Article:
Donald Deconstructs Citizen Kane

If there is any contemporary figure out there that resembles Charles Foster Kane, it is that real estate mogul and unlikely GOP front runner, Donald Trump. Like Kane, Trump was educated in, and thrown out of, some of the most elite private schools out there. Both have huge, larger-than-life personalities that readily turned them into media icons. Both had tumultuous relationships with women that ended up tabloid fodder. Both ostentatiously flaunted their wealth. And both have grandiose political ambitions.

Above you can watch The Donald expound on Orson Welles’s masterpiece in a clip directed by none other than master documentary filmmaker Errol Morris. Trump is remarkably thoughtful in this piece compared to the campaign trail where he often sounds like a WWE barker channeling Mussolini. He comes to the movie from a vantage point that most of us just don’t have; namely, he knows what it’s like being obscenely wealthy.

Citizen Kane is really about accumulation. And at the end of the accumulation, you see what happens. And it’s not necessarily all positive. I think you learn in Kane that maybe wealth isn’t everything. He had the wealth; he just didn’t have the happiness. The table getting larger and larger and larger with he and his wife getting further and further apart as he got wealthier and wealthier, perhaps I can understand that…. Wealth isolates you from other people.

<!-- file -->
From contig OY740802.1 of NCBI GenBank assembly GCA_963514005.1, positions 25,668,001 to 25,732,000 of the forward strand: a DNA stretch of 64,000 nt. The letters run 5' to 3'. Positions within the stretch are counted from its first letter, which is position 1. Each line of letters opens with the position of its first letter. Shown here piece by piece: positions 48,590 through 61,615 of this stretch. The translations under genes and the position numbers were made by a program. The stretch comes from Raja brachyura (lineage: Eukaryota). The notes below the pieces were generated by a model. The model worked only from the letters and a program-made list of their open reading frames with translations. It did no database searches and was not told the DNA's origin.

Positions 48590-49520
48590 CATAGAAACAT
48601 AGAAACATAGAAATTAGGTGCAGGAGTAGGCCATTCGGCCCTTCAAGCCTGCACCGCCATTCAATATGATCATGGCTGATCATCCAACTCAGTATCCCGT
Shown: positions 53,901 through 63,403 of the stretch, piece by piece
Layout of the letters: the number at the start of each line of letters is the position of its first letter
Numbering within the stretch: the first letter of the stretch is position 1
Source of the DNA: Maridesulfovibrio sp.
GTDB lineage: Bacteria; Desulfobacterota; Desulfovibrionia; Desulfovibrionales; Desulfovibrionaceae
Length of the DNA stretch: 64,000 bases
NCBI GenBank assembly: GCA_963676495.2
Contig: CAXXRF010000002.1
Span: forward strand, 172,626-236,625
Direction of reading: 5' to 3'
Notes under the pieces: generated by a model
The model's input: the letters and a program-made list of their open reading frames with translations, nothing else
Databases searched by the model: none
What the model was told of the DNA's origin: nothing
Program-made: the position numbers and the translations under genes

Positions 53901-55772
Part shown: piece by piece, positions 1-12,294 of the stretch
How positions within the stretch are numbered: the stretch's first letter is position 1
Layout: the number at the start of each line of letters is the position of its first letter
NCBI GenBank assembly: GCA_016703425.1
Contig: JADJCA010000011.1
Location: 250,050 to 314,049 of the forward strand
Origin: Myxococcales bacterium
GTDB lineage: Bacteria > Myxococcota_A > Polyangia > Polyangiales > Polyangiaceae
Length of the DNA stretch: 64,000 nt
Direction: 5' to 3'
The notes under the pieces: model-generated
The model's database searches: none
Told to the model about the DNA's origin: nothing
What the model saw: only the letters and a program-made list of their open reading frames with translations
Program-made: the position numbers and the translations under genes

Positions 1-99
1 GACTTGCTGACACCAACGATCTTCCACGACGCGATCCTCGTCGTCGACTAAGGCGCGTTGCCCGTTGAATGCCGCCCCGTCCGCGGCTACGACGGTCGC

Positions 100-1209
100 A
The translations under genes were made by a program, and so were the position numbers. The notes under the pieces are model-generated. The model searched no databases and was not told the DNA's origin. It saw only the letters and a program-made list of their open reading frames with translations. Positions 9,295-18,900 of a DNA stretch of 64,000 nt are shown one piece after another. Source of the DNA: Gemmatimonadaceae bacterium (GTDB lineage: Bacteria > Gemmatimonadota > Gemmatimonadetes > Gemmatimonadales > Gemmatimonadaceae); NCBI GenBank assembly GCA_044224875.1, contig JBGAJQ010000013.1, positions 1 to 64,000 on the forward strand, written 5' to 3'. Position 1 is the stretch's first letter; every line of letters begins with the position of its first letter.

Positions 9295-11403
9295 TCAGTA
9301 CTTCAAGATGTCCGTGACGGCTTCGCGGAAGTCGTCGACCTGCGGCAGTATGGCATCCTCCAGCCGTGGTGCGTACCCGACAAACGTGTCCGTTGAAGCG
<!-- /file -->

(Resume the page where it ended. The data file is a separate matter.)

At the end of the piece, Morris asks Trump to give Kane some advice. His response, delivered with a smirk, is pure Trump – i.e. bombastic and misogynist. “Get yourself a different woman.”

The segment comes from an aborted project by Morris called Movie Movie, where he envisioned putting modern figures into the films they most admire. So imagine Trump actually in a re-enactment of Kane. Or, as also almost happened, imagine Mikhail Gorbachev starring in a reenactment of Dr. Strangelove. It’s a damned shame that Movie Movie never got made.

Below you can see more of Trump along with Gorbachev, Lou Reed, Walter Cronkite and others talking about their favorite movies in a video made for the 2002 Academy Awards.

via Kottke

Related Content:

Listen to Orson Welles’ Classic Radio Performance of 10 Shakespeare Plays

Listen to Eight Interviews of Orson Welles by Filmmaker Peter Bogdanovich (1969-1972)

Watch Orson Welles’ The Stranger Free Online, Where 1940s Film Noir Meets Real Horrors of WWII

Orson Welles Explains Why Ignorance Was His Major “Gift” to Citizen Kane

Jonathan Crow is a Los Angeles-based writer and filmmaker whose work has appeared in Yahoo!, The Hollywood Reporter, and other publications. You can follow him at @jonccrow. And check out his blog Veeptopus, featuring lots of pictures of vice presidents with octopuses on their heads.  The Veeptopus store is here.

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